Use Automation

At Harbinger, we engage in a lot of automation to help customers fix things at scale. It is extremely useful in executing large content migration projects and reducing manual errors along the way. To give you an example, if a company has several courses in an old format like Flash or PPTs; and the customer decides to go with an LCMS like Xyleme or dominKnow. The biggest challenge for this change would be to migrate old content in the new format rapidly and in the right way. This is where automation becomes an integral part of the solution.

Set Up Systems

Setting up the right system is an element that needs to be looked at from a long-term perspective. One of the common systems that Harbinger has helped customers set up for content management is an LCMS.

Customers should consider this especially if there is a huge library of content which can be reused, needed in various formats, or go through frequent changes. As an example, one of the Harbinger customers in the US had a huge library of Instructor-Led training content spread across hundreds of PPT’s and some part of their content was common and used across multiple courses. On the solution front we worked on setting up Xyleme templates to create nugget-based courses and migrated learning content. So, now if they want to make any change it can be done at one place and can be reflected across multiple courses.

Technology

There can be creative and interesting ways of using technology.

For example, one of Harbinger’s customers had a huge library of eLearning courses in Articulate Storyline. They wanted the courses to be available in multiple languages. Harbinger recommended that instead of creating multiple Storyline files with translated content, we switched them to a custom HTML 5 solution and migrated the content into JSON files. The benefit of this was that only JSON files needed to be translated at the backend and the same HTML course could be played in different languages.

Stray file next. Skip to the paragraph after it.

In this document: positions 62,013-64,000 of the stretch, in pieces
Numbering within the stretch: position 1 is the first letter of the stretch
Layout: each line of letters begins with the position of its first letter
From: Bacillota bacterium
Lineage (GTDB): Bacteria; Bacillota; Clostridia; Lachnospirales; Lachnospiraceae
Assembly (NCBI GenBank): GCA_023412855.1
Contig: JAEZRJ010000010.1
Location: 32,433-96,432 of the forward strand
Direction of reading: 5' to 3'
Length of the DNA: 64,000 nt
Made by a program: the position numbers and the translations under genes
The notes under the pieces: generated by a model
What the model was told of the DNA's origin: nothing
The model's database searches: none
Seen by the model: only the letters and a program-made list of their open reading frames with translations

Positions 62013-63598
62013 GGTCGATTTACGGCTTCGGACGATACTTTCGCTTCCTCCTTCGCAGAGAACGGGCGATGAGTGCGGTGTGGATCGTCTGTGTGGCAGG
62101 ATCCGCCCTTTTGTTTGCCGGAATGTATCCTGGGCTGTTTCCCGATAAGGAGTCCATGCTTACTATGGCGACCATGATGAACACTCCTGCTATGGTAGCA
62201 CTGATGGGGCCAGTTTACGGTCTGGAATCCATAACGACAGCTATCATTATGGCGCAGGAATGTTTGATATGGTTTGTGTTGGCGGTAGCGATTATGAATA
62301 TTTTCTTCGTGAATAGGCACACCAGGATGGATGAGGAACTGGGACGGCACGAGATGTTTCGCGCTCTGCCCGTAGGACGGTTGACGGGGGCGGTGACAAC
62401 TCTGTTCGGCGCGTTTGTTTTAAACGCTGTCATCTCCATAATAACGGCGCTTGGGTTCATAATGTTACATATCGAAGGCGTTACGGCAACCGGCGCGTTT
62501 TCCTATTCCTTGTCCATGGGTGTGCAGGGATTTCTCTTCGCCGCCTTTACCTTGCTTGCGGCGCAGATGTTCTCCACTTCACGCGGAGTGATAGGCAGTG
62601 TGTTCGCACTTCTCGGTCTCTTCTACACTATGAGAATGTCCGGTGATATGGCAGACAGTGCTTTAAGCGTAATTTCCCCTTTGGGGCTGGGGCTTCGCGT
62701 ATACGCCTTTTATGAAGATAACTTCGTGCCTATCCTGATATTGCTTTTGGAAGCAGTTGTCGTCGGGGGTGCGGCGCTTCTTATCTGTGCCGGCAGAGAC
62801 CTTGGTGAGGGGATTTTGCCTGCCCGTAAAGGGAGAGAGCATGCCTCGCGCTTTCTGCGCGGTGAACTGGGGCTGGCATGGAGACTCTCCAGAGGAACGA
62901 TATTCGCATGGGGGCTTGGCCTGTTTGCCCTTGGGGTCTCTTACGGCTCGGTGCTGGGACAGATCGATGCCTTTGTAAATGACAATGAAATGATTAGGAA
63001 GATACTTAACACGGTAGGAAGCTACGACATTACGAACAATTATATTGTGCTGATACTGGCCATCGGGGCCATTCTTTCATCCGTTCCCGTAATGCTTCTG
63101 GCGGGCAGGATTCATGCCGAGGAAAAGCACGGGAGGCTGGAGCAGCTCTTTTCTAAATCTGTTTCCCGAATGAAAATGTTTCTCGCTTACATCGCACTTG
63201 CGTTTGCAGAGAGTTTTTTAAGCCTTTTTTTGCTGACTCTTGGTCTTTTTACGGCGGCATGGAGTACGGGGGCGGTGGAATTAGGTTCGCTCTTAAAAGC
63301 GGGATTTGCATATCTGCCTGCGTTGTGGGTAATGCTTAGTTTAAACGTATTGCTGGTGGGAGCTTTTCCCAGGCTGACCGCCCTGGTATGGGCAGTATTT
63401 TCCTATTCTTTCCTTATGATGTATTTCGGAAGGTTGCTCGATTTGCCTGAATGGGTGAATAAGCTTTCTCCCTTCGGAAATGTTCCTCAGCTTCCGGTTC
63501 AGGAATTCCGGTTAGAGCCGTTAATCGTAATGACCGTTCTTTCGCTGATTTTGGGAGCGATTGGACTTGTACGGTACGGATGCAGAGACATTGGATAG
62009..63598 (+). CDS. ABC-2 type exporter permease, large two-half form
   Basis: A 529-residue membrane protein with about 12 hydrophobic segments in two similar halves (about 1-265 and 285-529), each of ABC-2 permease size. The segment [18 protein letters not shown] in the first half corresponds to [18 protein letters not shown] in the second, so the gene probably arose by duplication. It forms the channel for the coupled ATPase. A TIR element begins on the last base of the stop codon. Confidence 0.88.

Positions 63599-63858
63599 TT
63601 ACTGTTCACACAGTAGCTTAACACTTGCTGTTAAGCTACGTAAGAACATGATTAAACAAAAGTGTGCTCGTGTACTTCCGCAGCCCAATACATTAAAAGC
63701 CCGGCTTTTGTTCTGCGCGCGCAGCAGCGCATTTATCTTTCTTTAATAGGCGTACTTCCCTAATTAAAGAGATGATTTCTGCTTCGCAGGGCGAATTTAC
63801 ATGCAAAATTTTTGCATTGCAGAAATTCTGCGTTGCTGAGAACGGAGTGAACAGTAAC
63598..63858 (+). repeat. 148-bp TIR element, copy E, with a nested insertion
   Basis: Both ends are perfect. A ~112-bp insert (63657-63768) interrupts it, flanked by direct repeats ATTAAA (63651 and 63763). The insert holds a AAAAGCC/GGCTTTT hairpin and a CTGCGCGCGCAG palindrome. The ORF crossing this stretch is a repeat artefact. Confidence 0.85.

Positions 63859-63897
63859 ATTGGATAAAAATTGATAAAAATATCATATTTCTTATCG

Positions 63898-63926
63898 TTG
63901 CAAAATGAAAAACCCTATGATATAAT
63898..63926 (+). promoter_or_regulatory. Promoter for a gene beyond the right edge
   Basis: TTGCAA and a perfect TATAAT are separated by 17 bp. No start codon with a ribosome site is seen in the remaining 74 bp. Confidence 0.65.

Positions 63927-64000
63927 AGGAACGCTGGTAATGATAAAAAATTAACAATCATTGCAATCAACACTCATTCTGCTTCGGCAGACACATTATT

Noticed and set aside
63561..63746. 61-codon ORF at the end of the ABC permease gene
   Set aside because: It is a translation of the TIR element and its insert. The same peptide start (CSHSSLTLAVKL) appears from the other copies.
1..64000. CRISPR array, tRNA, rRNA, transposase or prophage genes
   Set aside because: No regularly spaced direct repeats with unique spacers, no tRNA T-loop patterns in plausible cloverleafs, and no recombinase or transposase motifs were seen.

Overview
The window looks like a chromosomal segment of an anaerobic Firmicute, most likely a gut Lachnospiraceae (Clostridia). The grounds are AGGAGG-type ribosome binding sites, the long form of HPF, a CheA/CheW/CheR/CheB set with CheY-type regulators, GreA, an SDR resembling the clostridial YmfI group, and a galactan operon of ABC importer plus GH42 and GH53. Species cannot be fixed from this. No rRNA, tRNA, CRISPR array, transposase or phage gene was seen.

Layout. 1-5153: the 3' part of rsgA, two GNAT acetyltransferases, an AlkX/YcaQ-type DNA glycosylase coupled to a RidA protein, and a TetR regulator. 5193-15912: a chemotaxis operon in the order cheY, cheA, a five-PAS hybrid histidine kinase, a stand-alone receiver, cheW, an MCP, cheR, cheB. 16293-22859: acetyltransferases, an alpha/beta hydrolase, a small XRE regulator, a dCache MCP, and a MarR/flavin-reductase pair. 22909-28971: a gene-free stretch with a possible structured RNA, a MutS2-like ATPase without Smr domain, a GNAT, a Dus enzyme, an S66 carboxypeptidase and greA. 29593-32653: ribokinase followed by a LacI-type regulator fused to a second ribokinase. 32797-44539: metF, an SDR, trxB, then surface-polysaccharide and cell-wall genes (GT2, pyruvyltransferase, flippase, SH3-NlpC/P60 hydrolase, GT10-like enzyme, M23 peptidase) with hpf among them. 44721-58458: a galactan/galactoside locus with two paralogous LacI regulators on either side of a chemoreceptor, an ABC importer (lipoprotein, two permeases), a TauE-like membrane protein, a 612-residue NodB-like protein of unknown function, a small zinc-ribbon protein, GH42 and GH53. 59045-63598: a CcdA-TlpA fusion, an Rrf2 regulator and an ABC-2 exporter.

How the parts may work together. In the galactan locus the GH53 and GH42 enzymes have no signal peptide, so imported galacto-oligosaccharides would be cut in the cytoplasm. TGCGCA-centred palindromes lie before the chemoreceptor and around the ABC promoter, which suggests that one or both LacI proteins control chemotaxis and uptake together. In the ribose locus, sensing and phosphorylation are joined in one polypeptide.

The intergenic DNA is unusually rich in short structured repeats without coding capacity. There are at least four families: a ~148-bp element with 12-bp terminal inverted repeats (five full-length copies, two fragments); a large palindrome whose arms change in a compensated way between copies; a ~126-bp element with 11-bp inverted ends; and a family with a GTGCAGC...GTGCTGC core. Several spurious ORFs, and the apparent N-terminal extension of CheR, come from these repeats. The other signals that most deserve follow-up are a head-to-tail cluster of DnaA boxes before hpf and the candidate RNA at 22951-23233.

End Note

In this Power Hour, the panelists shared a bunch of insights and explained strategies to avoid and manage content debt. Not just this, but the interactive session has some great examples that set the context right, help demystify several concepts, and answer questions related to implementing tech debt principles to resolving content aging issues.

So, are you interested in getting to the depth of resolving content aging with proven techniques from technology teams? Watch the Power Hour recording available on demand. You can also write to us at info@harbingergroup.com to get a consultation from our eLearning expert.

Future of Learning Led by Immersive Experiences with AR/VR

In the last couple of years, the COVID-19 pandemic accelerated the adoption of digital communication. It also boosted popularity of technologies such as Augmented Reality/Virtual Reality (AR/VR) due to their ability to offer lifelike or immersive experiences. The AR and VR market is expected to reach a valuation of $114.5 billion by 2027 at a CAGR of 25.3% during the forecast period 2022-2027, according to MarketsandMarkets.

In our earlier blog post How 3D Technology Makes Learning More Effective, we talked about how the eLearning industry have evolved towards the adoption of 3D-model-based learning for greater effectiveness. In the future, we can certainly expect augmented reality and virtual reality to enhance the learning experience greatly.

Studies show that immersive environments cause our brains to react in the same way as they would in the real world. Therefore, immersive environments can be a real game changer in the world of eLearning.

AR/VR can not only help learners to grasp abstract concepts far more effectively, but they also enable an environment that allows for practical experiences in simulated environment. For instance, think about corporate employees being virtually transported to the company’s headquarters or R&D Center for a walkabout with holographic 3D design models.